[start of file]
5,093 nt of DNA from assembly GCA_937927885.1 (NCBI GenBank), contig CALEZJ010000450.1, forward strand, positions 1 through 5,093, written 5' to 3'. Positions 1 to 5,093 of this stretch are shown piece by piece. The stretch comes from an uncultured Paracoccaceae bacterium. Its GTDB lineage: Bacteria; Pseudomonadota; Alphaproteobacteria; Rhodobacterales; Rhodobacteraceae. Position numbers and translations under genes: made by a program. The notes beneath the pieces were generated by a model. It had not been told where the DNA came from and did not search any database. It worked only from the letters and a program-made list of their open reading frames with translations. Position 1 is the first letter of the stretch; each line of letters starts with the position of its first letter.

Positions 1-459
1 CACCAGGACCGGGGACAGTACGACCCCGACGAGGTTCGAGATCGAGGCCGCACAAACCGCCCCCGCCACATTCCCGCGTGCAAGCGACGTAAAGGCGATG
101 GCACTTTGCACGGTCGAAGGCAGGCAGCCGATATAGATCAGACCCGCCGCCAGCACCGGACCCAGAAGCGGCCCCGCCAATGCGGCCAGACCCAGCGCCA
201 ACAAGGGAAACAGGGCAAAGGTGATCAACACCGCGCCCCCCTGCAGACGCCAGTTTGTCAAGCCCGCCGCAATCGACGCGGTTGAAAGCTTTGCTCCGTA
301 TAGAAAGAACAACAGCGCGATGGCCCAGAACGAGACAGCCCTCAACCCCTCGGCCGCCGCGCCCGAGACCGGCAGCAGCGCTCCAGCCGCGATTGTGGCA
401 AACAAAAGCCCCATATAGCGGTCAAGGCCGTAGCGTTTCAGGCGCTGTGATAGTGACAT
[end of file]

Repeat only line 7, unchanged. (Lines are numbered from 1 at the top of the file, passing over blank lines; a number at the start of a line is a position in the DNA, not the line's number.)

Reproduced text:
401 AACAAAAGCCCCATATAGCGGTCAAGGCCGTAGCGTTTCAGGCGCTGTGATAGTGACAT